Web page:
I'm trying to remember, but I think I missed the Annual Fat Boy Turkey Day Ride - 2012 edition. But with my riding lately (not to mention my lack-of-fitness), I resolved to ride in 2013.
And so I did. Here's the proof:
Seven of us braved the cold to ride all of the "food themed" roads in the area: Roast Meat, Blueberry Hill, etc. Even ChrisW ventured out - and took the pic (unfortunatley, that meant he wasn't included in the pic).
Good thing we took the photo when we did - shortly afterwards, some of us had to start peeling off to get to family & holiday activities. But we were able to have that little extra piece of pie later knowing that we'd been crazier than lots of others by getting a ride in on a cold Thanksgiving morning.
After a cold ride Thursday morning and a damp ride Friday morning, Saturday morning's ride was nice - albeit a bit windy. There were only three of us riding, but Chuck met us at Ashlawn Farms' new coffee cafe by the Saybrook RR station. We saw PeteA there too, serendipitously. Although our Saturday Morning Ride group has dwindled significantly since the summer, it's still great we can get out for a little bit longer at least!
Wow - 3 days in a row. First time since August(!) It was a little tough getting motivated though, especially when the temperature said 29. But I knew the sunrise would be great again, and I'd picked out another 10 mile loop last night - this time to another one of my favorite places: the Connecticut River dock at Essex.
After yesterday on the trainer, I had to get out of the house for this morning's ride. The phone said 55 degrees out, so that clinched it. As soon as I got out though, I knew my phone had lied. It was more like upper 30s. But seeing the sunrise made it all worthwhile.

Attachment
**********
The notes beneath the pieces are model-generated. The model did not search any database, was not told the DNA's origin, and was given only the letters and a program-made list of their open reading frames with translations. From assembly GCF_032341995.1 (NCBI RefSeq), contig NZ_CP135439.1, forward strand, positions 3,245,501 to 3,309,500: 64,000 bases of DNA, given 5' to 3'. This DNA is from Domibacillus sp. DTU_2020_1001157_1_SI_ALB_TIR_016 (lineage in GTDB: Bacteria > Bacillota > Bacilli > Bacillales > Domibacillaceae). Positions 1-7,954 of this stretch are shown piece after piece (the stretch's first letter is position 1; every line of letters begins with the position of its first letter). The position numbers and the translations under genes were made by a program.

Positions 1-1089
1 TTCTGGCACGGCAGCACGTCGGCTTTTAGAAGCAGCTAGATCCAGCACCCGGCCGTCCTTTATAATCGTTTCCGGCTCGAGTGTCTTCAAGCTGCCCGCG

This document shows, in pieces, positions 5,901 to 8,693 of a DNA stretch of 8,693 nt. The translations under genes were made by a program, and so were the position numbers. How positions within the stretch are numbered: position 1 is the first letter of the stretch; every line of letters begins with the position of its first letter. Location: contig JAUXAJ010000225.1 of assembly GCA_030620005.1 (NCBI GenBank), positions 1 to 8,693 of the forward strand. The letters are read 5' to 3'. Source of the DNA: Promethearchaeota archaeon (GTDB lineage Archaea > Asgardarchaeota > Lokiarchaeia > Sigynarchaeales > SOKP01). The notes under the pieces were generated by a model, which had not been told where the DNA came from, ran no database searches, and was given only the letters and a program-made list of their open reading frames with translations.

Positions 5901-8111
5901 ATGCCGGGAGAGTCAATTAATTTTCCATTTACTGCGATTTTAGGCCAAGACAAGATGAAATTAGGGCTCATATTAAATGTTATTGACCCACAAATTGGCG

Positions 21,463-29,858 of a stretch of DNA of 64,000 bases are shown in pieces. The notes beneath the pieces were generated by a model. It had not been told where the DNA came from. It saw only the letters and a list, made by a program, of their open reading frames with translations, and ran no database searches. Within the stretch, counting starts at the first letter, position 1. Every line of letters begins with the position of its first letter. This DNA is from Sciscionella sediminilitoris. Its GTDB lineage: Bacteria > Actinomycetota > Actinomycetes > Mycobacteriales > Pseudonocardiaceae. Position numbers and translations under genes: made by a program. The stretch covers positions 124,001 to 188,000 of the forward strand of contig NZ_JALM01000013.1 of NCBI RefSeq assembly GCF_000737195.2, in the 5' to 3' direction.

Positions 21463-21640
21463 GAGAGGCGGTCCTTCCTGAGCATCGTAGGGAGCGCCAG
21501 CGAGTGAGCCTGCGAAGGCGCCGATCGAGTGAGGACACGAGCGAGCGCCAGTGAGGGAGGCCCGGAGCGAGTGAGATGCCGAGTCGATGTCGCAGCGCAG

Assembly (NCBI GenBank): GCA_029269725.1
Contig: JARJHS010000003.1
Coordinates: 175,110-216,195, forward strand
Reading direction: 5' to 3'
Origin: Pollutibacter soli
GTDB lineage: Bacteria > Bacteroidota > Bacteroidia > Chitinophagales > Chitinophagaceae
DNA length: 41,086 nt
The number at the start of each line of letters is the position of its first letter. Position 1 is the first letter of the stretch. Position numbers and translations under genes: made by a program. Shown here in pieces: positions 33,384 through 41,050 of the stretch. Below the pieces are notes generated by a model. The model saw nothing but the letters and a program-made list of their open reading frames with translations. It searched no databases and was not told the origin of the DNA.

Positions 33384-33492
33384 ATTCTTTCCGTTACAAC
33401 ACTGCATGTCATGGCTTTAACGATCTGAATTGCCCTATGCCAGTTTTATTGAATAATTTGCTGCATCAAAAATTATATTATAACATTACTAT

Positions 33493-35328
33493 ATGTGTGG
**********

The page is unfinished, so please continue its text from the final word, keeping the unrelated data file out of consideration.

My answer depends on what kind of ghosts you mean. I don't believe in the creepy un-dead or spirit wanderings of departed souls. But I do believe in the ghosts of the past - the hauntings of a place by the memories of the people who were there. Who were they? Did they have dreams and plans like we do today? While dead people don't haunt us, the spirits and memories of the past can, and often do. Especially if you're paying close attention.
During this time of year especially, if you keep your eyes open and know where to look, you can see these ghosts materializing.
As the trees shed their dying leaves, they begin to reveal the secrets they've hidden since last spring. You have only to slow down, pay attention, and keep your eyes peeled. Here's an example for those interested in the history of railroading in the Connecticut River Valley...
I passed this spot a dozen times back during the summer when I was riding my bike to work. But only recently did I spot a ghost of the old railroad line between Middletown & Berlin across this field. Do you see it there in the distance? How about if I zoom in . . .
You'll have to excuse the camera quality of my phone, but if you tilt your monitor just right, you should see, just beginning to poke out of the trees, this beautiful stone arch bridge. The railroad was abandoned and torn up years ago, and the trees have long since reclaimed much of the roadbed. But this bridge remains - a monument to the memory not only of the railroad, but to the spirit of the men who built it.
If during your travels you stop at a spot like this and imagine, even for a few minutes, how those men lived, who they loved, what their hopes were and whether they ever achieved them, you might see some ghosts. At the very least you'll appreciate more deeply what they went through and how privileged we are today.
And if you're especially quiet, you may even hear in the sound of the leaves floating by on the breeze a whisper of thanks from those men for not letting them be forgotten.